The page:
NEW YORK – Caution about a report over job losses kept investors on the sidelines Wednesday, leaving stocks drifting in morning trading.
Initial enthusiasm over signs of growth in the services industry faded by midmorning and stock indexes were narrowly mixed.
Stocks had been higher after the Institute for Supply Management said its services index rose to 50.1 in December from 48.7 in November. Any reading above 50 signals growth.
But the positive news about service companies was offset by a report showing that 84,000 private sector jobs were lost last month. The ADP National Employment Report came in worse than the forecasts of analysts polled by Thomson Reuters.
Investors appear to be holding back ahead of a key employment report coming up Friday from the Labor Department. Economists expect that the unemployment rate ticked up to 10.1 percent in December from 10 percent in November.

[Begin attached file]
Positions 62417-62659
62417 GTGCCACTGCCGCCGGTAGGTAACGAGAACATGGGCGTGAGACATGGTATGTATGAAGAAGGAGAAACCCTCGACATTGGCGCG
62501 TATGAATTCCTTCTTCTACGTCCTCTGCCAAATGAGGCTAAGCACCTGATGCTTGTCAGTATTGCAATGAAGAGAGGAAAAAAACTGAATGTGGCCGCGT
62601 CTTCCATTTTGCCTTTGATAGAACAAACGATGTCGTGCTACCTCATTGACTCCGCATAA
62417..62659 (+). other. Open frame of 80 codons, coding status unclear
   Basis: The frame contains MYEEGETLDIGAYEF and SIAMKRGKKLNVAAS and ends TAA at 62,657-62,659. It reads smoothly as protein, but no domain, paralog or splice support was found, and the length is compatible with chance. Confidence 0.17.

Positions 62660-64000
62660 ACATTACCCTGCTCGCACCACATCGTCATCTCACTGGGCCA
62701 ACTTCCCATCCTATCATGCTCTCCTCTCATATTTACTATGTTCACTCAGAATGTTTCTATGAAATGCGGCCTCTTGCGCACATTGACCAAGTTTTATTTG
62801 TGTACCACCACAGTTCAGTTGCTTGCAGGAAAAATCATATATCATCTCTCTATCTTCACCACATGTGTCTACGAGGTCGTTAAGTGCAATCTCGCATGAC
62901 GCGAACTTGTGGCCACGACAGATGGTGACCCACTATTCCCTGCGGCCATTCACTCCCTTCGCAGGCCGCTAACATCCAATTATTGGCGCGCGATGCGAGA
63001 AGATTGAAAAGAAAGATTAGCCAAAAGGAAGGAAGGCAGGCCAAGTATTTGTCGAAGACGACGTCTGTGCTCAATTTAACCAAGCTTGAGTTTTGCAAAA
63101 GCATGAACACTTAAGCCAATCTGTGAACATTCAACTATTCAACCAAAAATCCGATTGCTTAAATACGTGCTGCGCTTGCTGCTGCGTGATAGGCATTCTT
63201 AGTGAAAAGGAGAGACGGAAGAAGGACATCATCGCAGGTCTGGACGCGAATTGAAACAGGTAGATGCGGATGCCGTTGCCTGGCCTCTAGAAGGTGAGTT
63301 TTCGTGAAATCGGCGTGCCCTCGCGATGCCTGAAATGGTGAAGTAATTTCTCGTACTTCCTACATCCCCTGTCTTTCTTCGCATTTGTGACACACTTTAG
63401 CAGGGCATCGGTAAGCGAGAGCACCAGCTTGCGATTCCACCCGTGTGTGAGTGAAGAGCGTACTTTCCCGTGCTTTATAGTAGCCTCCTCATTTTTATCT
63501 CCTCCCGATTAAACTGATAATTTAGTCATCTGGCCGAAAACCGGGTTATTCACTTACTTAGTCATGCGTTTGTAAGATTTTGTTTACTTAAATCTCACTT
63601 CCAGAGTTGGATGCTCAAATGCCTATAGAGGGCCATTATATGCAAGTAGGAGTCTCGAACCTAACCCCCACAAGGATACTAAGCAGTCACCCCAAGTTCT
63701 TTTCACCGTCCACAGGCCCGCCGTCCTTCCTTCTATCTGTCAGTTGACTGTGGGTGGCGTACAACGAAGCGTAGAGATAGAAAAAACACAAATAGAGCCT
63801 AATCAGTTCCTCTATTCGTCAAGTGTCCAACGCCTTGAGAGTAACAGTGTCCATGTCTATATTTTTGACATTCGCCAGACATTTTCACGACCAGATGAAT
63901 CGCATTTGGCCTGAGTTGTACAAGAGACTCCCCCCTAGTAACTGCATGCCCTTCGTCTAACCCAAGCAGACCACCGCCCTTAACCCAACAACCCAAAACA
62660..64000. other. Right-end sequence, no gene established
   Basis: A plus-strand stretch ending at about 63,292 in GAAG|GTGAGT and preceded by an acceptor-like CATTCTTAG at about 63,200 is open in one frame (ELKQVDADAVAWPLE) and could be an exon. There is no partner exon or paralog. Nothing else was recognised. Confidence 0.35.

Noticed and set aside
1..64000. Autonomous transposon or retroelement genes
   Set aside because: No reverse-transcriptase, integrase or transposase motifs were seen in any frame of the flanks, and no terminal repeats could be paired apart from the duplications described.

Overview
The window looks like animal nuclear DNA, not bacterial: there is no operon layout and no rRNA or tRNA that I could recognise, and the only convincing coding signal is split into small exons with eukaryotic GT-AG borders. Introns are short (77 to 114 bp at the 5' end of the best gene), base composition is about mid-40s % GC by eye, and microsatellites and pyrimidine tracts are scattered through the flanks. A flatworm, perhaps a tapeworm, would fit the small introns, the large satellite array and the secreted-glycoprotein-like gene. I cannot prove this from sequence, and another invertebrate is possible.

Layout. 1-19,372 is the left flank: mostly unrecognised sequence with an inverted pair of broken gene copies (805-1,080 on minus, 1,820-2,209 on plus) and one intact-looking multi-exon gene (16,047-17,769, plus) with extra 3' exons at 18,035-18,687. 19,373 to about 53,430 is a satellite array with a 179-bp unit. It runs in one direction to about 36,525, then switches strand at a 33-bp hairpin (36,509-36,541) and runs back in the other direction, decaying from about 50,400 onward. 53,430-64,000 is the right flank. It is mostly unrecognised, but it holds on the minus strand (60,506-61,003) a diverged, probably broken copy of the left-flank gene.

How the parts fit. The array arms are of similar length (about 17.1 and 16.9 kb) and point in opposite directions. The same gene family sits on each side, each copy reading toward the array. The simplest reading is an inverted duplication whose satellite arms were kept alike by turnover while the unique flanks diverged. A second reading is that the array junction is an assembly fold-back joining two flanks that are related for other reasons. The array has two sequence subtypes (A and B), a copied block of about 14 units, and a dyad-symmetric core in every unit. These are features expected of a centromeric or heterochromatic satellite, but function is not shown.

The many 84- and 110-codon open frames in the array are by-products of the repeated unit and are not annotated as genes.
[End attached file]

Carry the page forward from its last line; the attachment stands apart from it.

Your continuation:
The Dow Jones industrial average rose 1.21, or less than 0.1 percent, to 10,573.23. The broader Standard & Poor's 500 index slipped 0.92, or 0.1 percent, to 1,135.60, while the Nasdaq composite index fell 1.43, or 0.1 percent, to 2,307.28.
Trading turned quiet Tuesday after a strong rally on Monday lifted stocks to 15-month highs on the first trading day of 2010.
Bond prices fell, pushing their yields higher. The yield on the benchmark 10-year Treasury note rose to 3.81 percent from 3.76 percent late Tuesday.
The dollar was mixed against other major currencies. Gold rose.
Crude oil fell 42 cents to $81.35 per barrel on the New York Mercantile Exchange.
About three stocks rose for every two that fell on the New York Stock Exchange, where volume came to 228.3 million shares, compared with 236.8 million shares traded at the same point Tuesday.
The Russell 2000 index of smaller companies rose 2.14, or 0.3 percent, to 640.63.
Overseas, Japan's Nikkei stock average rose 0.5 percent. In afternoon trading, Britain's FTSE 100 was down 0.2 percent, Germany's DAX index was up 0.1 percent, and France's CAC-40 was down less than 0.1 percent.